She exited the passenger side of the car. She was feeling a little tipsy. The “celebration of life,” or reception, or whatever they had hosted at O’Hara’s, had lasted all day. It had included a few too many beers. Luckily, Avery had been determined not to have more than one or two drinks, and then switched to diet soda and coffee. She was feeling a little unbalanced—and a little defensive and belligerent, as well.

“I suppose that ‘creepy’ is good for the artist’s soul,” Avery said.

“Yes, and it’s really a beautiful house, and Cutter was a fascinating man. He wanted to preserve artifacts and cultures. He always said that it was both good and bad that the world was homogenizing, and that it was incredibly important that we recognize cultures and beliefs.” She headed for the house, dug in her purse and finally found her keys. By then, Avery had taken his suitcase from the car and joined her on the porch.

“Need help?” he asked.

“Funny, funny,” she said.

“No, I’m being serious. Think you can get that key in the door?”

She twisted the key in the lock, staring at him.

“Hey, I think you should be a little inebriated. You found a body on your property this morning, and you buried your grandfather. Drink yourself into oblivion, if that will help.”

“I don’t want to be oblivious.”

“Then we should make some coffee,” Avery said.

Kelsey didn’t want coffee; it seemed like a nap would be in order. She slipped her arms around Avery and hugged him tightly. “Luckily, you got here after the cleaning. I have to dig some sheets out of a closet to get you a bedroom going, and then I’d like to lie down for an hour or so? Will you forgive me?”

“Only because we were ahead enough on work so that I’m not going to go down because of you,” Avery said, his voice gruff. He smiled. “You know, you’re the stickler, always wanting to be a month up on everything.”

“It works, huh?” she asked.

He shrugged. “I’m still on California time. Flew into Miami yesterday and took a puddle jumper down this morning. Body clock is still adjusting. Take your nap. I’ll find a room, and sheets. I prefer taking care of myself, which I will do, and then grab a bit of a snooze myself.”

“I would never be so rude—”

“Hey, you know me. I remake beds in hotel rooms. I’ll be fine,” he told her.

She kissed his cheek. “Explore my childhood, then. Enjoy,” she told him, waving an arm to encompass the house. “It is truly entertaining. Mummy is by the fireplace. What else? Coffin is over there, gargoyles… Well, knock yourself out. Sheets are actually in bedroom closets.”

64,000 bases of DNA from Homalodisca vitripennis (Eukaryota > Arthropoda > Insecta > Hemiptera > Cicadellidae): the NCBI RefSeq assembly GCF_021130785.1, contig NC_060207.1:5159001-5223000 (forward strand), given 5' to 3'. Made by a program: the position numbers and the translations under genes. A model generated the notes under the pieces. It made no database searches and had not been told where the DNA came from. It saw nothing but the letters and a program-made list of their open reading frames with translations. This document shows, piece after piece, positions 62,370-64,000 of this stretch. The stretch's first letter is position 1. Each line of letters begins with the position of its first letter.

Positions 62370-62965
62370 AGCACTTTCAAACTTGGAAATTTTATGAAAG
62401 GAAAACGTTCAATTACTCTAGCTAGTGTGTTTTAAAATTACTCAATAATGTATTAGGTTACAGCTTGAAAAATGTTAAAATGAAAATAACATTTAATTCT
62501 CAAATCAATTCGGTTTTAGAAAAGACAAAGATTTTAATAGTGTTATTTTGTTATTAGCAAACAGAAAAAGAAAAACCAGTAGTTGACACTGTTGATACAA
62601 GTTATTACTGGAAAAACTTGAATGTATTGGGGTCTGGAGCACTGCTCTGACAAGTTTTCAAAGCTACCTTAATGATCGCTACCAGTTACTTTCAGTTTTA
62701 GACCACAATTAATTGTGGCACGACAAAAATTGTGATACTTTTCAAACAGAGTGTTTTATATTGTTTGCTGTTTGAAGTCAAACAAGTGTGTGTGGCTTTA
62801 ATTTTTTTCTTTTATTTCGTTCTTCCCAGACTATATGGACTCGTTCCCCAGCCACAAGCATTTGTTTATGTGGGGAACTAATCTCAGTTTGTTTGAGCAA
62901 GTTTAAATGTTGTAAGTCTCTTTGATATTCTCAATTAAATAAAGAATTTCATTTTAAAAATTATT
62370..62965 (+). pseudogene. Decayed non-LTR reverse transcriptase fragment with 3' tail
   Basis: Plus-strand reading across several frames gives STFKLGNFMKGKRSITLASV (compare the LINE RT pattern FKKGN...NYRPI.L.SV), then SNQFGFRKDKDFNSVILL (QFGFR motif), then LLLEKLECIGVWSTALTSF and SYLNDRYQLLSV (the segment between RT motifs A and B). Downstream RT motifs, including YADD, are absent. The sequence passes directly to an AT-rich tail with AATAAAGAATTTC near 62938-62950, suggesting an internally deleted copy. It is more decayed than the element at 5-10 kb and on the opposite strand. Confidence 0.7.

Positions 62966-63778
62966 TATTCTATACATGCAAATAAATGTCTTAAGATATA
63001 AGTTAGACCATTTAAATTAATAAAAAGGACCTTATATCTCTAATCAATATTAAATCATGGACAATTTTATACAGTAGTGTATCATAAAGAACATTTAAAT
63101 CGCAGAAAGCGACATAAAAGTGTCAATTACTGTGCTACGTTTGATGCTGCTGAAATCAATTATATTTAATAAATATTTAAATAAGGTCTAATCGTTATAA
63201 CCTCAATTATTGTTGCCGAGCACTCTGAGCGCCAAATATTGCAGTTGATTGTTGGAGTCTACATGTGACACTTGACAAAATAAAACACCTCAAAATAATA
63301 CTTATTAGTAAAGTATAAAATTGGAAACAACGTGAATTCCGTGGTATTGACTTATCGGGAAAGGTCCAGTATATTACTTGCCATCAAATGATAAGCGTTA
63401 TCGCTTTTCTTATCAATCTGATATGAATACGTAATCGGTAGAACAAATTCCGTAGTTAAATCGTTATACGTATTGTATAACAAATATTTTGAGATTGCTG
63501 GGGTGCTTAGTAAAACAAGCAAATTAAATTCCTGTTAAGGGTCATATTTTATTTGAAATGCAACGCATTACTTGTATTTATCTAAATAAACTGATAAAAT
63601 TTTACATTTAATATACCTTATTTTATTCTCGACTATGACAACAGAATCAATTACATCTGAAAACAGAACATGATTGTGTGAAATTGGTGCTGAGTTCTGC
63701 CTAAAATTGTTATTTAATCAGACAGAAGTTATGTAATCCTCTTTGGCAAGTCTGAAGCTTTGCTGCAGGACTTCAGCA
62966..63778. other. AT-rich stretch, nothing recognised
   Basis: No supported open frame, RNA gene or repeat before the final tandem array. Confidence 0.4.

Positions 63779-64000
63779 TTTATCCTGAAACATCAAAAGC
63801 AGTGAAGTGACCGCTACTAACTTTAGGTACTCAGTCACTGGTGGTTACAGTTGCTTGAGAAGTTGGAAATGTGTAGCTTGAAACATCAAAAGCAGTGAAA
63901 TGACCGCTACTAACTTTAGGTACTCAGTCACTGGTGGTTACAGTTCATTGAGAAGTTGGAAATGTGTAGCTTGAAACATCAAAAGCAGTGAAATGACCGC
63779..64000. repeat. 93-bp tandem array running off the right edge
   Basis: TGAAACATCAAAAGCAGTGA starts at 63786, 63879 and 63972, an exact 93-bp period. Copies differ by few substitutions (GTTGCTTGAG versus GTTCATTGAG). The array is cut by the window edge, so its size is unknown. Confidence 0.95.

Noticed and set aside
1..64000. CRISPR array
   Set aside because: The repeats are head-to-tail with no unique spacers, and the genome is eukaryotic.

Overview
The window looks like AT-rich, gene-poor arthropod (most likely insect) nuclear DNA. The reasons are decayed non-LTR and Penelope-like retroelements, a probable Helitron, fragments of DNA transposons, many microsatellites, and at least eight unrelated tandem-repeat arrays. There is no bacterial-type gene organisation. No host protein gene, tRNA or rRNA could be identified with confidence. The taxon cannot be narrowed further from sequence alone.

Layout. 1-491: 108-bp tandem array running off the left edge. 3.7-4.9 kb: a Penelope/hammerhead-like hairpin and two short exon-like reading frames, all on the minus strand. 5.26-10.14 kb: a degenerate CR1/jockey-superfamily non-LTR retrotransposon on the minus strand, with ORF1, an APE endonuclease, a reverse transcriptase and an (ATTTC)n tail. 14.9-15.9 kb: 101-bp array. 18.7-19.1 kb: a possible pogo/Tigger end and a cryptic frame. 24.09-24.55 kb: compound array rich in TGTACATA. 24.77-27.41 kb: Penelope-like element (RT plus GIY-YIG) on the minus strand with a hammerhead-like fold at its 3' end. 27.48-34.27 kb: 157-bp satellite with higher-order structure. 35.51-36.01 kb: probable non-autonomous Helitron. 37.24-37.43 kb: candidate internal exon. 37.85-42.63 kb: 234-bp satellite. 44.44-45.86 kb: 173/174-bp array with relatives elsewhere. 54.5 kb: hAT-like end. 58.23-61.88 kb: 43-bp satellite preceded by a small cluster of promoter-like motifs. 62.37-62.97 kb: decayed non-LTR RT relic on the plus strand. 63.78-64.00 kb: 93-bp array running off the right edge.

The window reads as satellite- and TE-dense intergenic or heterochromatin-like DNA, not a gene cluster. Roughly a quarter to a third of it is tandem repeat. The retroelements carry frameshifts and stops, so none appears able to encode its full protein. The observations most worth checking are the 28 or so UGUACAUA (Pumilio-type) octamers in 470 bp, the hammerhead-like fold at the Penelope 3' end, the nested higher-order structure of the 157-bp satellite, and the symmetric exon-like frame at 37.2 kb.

“I’m already taking in the animal heads,” Avery assured her. “And I’ll find my way around just fine. Maybe I’ll go out and see the sunset.”

“No!” Kelsey cried. “No, no, no. Promise me you’ll stay right in this house. I don’t want you out on the property alone. Please, Avery—a body was discovered this morning.”

“Hush, my darling, fine. I’m not going anywhere for a while. I’ll see the famous Key West sunset on another night, all right?”


“I promise.”

Upstairs, in her room, she crashed down on her bed. She just needed an hour or so of sleep.

She had almost drifted off when she found herself jerking up again. She had to lock the door to her room.

Avery was in the house, she told herself.

But it didn’t matter.

Even when Liam was actually sleeping with her, she had to lock the door to her room. It was paranoia, she told herself. Dangerous.

No. She wanted to be in the house.

She just wanted her door locked at all times. She wasn’t sure why, but she feared sleeping to wake up and find that someone was there.

Someone staring down at her as she slept.

It was getting late in the day, but when he left Chris Vargas on the street, Liam called Franklin Valaski to see if he was still at the morgue.

He was.

Valaski, like many a Key West old timer, had taken the morning hours to attend the funeral of Cutter Merlin.

“Come on in, Liam. Come on in. I have Mr. Gary White on steel right now, and I can give you my initial findings,” Valaski told him.

As he drove toward the medical examiner’s office, Liam reflected on the events of the last several hours—finding Gary White’s corpse, and Cutter Merlin’s funeral. As long as he lived, he would never forget the look in the man’s eyes.

Had Gary had that same look? They’d never know. Gary had no eyes left in his skull.

The corpse didn’t look much better when he saw it stretched out on the gurney. Some of the skin had dried out from the sun, and was now stretched out taut, ripped in places over bleached white bone. Some of it looked like…soupy goo.

Gary White had been given the customary autopsy cuts and sewn back together.

The face was best described as gruesome. The mouth was open, contorted, as if it had frozen in a scream. A great deal of soft tissue had been eaten away by the sun, sea, salt and creatures of the mangroves.